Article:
So how can I pass a query (in the form of a text string) from rinda to
Python, and how can I pass the results (also in the form of a text
string) from Python back to rinda?

This problem seems a bit inversed to me.

I would consider tuplespaces to be close to the ideal cross language
interface.
So the “right” way would be to hook Python up to Rindas network protocol.
For pratical reasons this is proably not the easiest way though.

Mikkel

> So how can I pass a query (in the form of a text string) from rinda to
> Python, and how can I pass the results (also in the form of a text
> string) from Python back to rinda?
>

Have you checked out Ruby/Python in RAA?

http://www.ruby-lang.org/en/raa-list.rhtml?name=Ruby%2FPython

Yes, but I was hoping for something more lightweight. It would be better
if "just worked" to connect Ruby and Python, I think.

Sam Hunting
eTopicality, Inc.

···

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Another option is SOAP4R and PySOAP. However, depending on your desire to get
rid of the “legacy” Python code, SWIG may be your best bet.

  • Wilkes
···

— Phil Tomson ptkwt@shell1.aracnet.com wrote:

In article 7c40e468.0209141347.4d338e56@posting.google.com,
Sam Hunting shunting@etopicality.com wrote:

A clueless Ruby newbie seeks help…

I have gotten Ruby’s amazing Linda tuplespace up and running which was
incredibly easy, so not using Ruby is not an option – and I have a
database (not relational, not at all standard, written in C) that I
must use a Python extension to query and capture result sets, so not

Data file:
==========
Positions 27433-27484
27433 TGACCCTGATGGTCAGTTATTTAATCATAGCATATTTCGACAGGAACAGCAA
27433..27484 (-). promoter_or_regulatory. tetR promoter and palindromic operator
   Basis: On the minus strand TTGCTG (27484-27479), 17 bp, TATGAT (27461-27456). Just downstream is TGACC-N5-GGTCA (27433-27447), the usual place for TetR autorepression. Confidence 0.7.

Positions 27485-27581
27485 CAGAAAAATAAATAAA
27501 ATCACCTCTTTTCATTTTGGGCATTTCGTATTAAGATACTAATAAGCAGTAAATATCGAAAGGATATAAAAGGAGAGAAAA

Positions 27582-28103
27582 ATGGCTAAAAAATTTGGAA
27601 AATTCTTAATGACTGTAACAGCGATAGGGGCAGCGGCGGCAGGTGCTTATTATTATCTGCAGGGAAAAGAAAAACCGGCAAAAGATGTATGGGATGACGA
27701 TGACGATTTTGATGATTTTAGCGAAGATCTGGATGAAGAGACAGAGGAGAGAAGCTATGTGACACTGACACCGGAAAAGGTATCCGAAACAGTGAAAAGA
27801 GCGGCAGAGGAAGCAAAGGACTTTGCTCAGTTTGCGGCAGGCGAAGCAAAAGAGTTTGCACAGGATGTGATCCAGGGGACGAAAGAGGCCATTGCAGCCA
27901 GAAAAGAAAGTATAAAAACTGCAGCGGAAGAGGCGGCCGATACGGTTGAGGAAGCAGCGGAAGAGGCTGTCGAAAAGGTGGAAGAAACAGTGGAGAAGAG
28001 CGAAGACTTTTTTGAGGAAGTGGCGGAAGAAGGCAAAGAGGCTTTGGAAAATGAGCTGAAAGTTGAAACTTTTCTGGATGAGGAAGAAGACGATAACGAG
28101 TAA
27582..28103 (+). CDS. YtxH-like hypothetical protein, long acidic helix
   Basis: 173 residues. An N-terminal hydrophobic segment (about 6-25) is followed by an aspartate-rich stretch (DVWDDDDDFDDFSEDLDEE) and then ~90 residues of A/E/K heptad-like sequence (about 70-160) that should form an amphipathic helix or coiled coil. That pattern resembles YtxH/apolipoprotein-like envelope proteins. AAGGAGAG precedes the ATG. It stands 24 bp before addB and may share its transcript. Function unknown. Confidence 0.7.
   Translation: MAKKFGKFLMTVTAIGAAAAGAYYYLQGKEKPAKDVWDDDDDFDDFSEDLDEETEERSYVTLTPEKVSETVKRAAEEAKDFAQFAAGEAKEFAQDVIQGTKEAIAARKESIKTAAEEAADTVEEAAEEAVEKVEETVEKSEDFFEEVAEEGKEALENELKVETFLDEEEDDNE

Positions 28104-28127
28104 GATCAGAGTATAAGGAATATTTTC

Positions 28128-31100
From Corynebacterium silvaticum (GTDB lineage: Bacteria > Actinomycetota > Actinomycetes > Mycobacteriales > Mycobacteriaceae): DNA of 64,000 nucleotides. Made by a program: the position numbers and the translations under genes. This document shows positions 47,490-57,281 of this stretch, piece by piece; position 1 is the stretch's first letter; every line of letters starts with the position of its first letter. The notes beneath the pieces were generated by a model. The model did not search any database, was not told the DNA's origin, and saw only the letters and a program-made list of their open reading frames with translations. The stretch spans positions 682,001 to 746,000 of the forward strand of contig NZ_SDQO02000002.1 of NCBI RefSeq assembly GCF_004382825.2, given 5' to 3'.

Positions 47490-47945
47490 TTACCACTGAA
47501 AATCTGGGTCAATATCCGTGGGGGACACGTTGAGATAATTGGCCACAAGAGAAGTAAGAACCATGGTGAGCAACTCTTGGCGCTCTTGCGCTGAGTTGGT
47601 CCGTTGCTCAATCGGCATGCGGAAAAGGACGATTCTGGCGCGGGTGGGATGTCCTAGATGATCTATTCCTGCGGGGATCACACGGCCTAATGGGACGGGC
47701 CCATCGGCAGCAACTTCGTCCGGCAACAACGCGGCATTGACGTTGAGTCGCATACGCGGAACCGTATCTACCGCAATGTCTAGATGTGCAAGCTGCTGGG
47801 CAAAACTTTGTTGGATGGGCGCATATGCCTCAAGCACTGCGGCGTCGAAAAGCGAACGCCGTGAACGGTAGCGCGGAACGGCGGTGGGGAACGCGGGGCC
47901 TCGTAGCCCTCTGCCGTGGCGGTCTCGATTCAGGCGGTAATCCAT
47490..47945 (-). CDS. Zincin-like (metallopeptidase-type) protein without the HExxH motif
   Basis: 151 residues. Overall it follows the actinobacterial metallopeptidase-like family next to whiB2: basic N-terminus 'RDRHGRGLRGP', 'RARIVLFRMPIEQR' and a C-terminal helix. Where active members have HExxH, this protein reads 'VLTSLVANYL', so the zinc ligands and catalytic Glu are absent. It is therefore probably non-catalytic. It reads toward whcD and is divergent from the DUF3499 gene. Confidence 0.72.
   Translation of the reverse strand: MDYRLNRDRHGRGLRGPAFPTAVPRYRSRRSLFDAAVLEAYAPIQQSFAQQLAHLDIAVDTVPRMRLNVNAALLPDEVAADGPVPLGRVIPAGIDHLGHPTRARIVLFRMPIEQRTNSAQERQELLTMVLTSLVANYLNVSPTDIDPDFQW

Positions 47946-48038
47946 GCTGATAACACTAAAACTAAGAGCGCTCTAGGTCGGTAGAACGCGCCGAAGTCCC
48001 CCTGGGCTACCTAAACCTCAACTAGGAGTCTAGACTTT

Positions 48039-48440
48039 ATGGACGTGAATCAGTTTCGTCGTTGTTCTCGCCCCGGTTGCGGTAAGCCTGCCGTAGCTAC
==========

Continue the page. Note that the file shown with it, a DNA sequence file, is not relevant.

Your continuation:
using Python is not an option.

Well, since the database is written in C you could write a C extention for
Ruby just as you have for Python. Perhaps you could use SWIG
(http://www.swig.org) for this? I would suggest that this would probably
be easier than having Python query your C database and pass the info to
Ruby.

Phil


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MikkelFJ wrote:

“Sam Hunting” shunting@etopicality.com wrote in message
news:7c40e468.0209141347.4d338e56@posting.google.com

A clueless Ruby newbie seeks help…

I have gotten Ruby’s amazing Linda tuplespace up and running which was

So how can I pass a query (in the form of a text string) from rinda to
Python, and how can I pass the results (also in the form of a text
string) from Python back to rinda?

This problem seems a bit inversed to me.

I would consider tuplespaces to be close to the ideal cross language
interface.
So the “right” way would be to hook Python up to Rindas network protocol.
For pratical reasons this is proably not the easiest way though.

The real problem is how Ruby and Python marshalls it’s objects.
Rinda uses Ruby’s marshalling format, which is not compatible with
Pythons pickle format.

Regards,

Michael

Wilkes Joiner wrote:

Another option is SOAP4R and PySOAP. However, depending on your desire to get
rid of the “legacy” Python code, SWIG may be your best bet.

You can transfer data between Python and Ruby (in both directions) in just
half a dozen lines of code, by using xmlrpc4r and Python’s xmlrpclib.
An example of this can be found in Ruby Developer’s Guide, page 279.

Regards,

Michael